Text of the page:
Villagers facing hunger

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STARVATION is looming in Hagen Central where about 3,000 villagers were hit by a 45-minute hailstorm on Christmas afternoon.
The hailstorm destroyed all their gardens, farms and livestock turning Trika-Memeka, Jiga Muguka and Kumuga-Paga into brown and barren tracts of land.
All vegetables and crops, including tubers, have all dried or decayed – ruined by hailstorm ice the size of marbles.
Yet, 12 days after the natural weather disaster, no help is in sight for the villagers.
The Government, politicians and community leaders, and the National Emergency and Disaster Centre have all maintained a deafening silence on the plight of the 3,000 villagers.
Former Evangelical Lutheran church assistant bishop Zau Rapa, from the Trula-Memeka tribe, said their staple food sweet potato (kaukau) had all decayed due to the melted ice.
“Whatever good tubers dug from our gardens after the hailstorm are finished, whatever in the ground is not fit for human consumption.”
Rapa said their livestock like pigs were forced to eat sweet potatoes (kaukau) infected with diseases.
“Human beings as well as pigs, we all depend on kaukau for our survival,” he said.

The sweet potato (kaukau) leaves are gone, only dry veins remaining on the plots, the vegetation turn brown and dry after hailstorm hits Teregl village.

“We are staring in the face of starvation, the lives of men, women and children are at risk.”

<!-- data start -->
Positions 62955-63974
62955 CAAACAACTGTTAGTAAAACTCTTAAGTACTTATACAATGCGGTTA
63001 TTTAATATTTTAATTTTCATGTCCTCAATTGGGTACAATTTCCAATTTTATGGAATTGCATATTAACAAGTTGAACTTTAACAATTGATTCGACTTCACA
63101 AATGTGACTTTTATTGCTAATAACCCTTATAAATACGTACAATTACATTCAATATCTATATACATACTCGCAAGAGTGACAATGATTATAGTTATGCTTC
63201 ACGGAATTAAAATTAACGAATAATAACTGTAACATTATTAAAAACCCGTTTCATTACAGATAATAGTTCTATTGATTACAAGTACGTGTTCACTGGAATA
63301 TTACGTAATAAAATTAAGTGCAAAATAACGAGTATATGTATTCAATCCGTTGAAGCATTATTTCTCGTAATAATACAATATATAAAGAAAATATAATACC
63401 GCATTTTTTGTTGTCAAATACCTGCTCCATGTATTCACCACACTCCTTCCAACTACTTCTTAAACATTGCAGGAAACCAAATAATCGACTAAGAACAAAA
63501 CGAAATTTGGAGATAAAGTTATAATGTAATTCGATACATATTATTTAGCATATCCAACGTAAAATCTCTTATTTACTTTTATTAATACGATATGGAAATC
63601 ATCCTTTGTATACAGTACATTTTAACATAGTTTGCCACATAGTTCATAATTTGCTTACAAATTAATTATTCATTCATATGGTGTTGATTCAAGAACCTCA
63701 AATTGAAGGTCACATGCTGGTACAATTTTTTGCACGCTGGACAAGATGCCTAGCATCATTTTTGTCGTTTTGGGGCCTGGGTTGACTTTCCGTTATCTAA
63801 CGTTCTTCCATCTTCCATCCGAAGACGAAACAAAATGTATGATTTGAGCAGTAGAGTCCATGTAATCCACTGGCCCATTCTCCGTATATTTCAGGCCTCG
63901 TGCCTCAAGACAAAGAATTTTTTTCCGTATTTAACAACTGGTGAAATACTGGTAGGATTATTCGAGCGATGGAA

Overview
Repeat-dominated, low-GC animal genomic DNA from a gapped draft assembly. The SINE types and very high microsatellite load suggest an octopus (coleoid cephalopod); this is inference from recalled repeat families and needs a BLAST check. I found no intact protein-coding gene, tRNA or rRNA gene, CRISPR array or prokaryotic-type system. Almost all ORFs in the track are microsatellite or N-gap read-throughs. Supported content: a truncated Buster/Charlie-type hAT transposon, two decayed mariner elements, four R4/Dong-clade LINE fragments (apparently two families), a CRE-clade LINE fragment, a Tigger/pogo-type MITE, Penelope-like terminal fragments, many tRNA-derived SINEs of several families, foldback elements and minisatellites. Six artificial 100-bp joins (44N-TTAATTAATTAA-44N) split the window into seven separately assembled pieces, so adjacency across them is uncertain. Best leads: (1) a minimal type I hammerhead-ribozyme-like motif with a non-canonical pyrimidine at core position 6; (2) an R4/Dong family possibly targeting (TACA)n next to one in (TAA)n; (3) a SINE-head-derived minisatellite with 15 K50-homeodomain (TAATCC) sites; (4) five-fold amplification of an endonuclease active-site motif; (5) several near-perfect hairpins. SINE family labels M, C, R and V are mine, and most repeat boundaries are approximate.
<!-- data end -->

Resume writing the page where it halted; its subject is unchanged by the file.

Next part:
Rapa said that his Kunjika Village with the total population of about 1,500 people were badly affected and were now struggling and striving for survival.
“Hunger is now a big problem in my village now. No vegetables, no sweet potato (kaukau), we survive on what we can find or salvage,” he added.
Rapa said that since the disaster struck, no help was forthcoming from the provincial or national disaster and emergency offices and centres.
“Last Thursday, Robin Yakumb, the provincial disaster coordinator came to inspect and assess the damage by the hailstorm,” he said.
“There is no more vegetation, the land is barren brown like it has been sprayed weed poison.
“We desperately need relieve supplies, new kaukau veins and fertilisers to quickly grow vegetables to rebuild our lives.
“It will take about six months to fully recover from the aftermath of this disaster.”
Yakumb told The National that the villagers were in dire need of urgent assistance.

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